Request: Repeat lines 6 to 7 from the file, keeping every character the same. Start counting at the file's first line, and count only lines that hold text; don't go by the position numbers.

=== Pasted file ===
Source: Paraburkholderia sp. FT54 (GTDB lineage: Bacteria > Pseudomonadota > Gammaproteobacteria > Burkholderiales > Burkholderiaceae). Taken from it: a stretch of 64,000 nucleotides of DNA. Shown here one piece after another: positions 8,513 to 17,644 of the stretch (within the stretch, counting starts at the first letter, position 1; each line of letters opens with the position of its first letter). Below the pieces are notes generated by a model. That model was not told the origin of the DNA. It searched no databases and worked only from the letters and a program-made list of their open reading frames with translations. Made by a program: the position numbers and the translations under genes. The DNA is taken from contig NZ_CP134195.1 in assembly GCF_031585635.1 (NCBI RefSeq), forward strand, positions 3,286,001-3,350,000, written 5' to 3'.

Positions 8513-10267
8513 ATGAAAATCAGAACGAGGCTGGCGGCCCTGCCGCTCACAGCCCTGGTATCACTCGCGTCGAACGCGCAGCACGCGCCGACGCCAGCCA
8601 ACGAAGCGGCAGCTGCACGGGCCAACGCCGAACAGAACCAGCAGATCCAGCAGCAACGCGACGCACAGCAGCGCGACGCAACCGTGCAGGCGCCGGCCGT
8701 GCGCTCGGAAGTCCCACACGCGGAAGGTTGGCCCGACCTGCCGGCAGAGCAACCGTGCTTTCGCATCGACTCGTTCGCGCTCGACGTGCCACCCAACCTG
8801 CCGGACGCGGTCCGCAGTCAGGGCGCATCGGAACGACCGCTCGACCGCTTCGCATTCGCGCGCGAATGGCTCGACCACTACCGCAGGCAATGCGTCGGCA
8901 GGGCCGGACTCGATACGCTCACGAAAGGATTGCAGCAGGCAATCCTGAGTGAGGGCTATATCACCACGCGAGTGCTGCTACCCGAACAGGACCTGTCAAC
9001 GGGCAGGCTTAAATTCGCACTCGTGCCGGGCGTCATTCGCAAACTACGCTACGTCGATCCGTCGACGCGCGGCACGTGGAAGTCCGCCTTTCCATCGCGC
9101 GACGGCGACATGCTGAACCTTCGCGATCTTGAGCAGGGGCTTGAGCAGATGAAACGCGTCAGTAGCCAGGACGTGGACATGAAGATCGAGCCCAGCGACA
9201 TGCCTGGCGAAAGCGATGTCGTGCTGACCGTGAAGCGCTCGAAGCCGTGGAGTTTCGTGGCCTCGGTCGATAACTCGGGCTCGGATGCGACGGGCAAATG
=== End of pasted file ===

8801 CCGGACGCGGTCCGCAGTCAGGGCGCATCGGAACGACCGCTCGACCGCTTCGCATTCGCGCGCGAATGGCTCGACCACTACCGCAGGCAATGCGTCGGCA
8901 GGGCCGGACTCGATACGCTCACGAAAGGATTGCAGCAGGCAATCCTGAGTGAGGGCTATATCACCACGCGAGTGCTGCTACCCGAACAGGACCTGTCAAC